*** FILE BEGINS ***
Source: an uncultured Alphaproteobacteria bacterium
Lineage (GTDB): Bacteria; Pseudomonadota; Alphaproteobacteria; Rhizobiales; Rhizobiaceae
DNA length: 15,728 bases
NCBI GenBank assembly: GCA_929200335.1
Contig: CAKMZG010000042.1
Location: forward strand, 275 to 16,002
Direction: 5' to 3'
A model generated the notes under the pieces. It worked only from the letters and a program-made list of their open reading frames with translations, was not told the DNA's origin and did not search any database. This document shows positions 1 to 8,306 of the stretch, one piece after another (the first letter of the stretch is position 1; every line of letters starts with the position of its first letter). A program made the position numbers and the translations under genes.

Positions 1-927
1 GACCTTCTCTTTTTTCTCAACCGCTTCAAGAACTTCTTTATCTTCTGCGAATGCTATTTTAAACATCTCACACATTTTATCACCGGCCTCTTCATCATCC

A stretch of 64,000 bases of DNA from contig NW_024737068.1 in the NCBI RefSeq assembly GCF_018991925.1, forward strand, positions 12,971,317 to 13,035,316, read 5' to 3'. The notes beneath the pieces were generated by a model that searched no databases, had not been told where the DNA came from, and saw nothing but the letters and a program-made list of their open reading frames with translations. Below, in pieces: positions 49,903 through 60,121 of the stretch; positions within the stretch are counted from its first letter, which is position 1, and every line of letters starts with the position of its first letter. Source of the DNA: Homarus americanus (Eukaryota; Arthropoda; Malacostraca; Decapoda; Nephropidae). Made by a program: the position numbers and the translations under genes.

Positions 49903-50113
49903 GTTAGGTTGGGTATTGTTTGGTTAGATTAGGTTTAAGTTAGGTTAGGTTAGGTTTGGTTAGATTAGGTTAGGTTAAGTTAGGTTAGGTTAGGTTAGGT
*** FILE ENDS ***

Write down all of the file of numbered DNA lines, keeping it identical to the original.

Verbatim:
Source: an uncultured Alphaproteobacteria bacterium
Lineage (GTDB): Bacteria; Pseudomonadota; Alphaproteobacteria; Rhizobiales; Rhizobiaceae
DNA length: 15,728 bases
NCBI GenBank assembly: GCA_929200335.1
Contig: CAKMZG010000042.1
Location: forward strand, 275 to 16,002
Direction: 5' to 3'
A model generated the notes under the pieces. It worked only from the letters and a program-made list of their open reading frames with translations, was not told the DNA's origin and did not search any database. This document shows positions 1 to 8,306 of the stretch, one piece after another (the first letter of the stretch is position 1; every line of letters starts with the position of its first letter). A program made the position numbers and the translations under genes.

Positions 1-927
1 GACCTTCTCTTTTTTCTCAACCGCTTCAAGAACTTCTTTATCTTCTGCGAATGCTATTTTAAACATCTCACACATTTTATCACCGGCCTCTTCATCATCC

A stretch of 64,000 bases of DNA from contig NW_024737068.1 in the NCBI RefSeq assembly GCF_018991925.1, forward strand, positions 12,971,317 to 13,035,316, read 5' to 3'. The notes beneath the pieces were generated by a model that searched no databases, had not been told where the DNA came from, and saw nothing but the letters and a program-made list of their open reading frames with translations. Below, in pieces: positions 49,903 through 60,121 of the stretch; positions within the stretch are counted from its first letter, which is position 1, and every line of letters starts with the position of its first letter. Source of the DNA: Homarus americanus (Eukaryota; Arthropoda; Malacostraca; Decapoda; Nephropidae). Made by a program: the position numbers and the translations under genes.

Positions 49903-50113
49903 GTTAGGTTGGGTATTGTTTGGTTAGATTAGGTTTAAGTTAGGTTAGGTTAGGTTTGGTTAGATTAGGTTAGGTTAAGTTAGGTTAGGTTAGGTTAGGT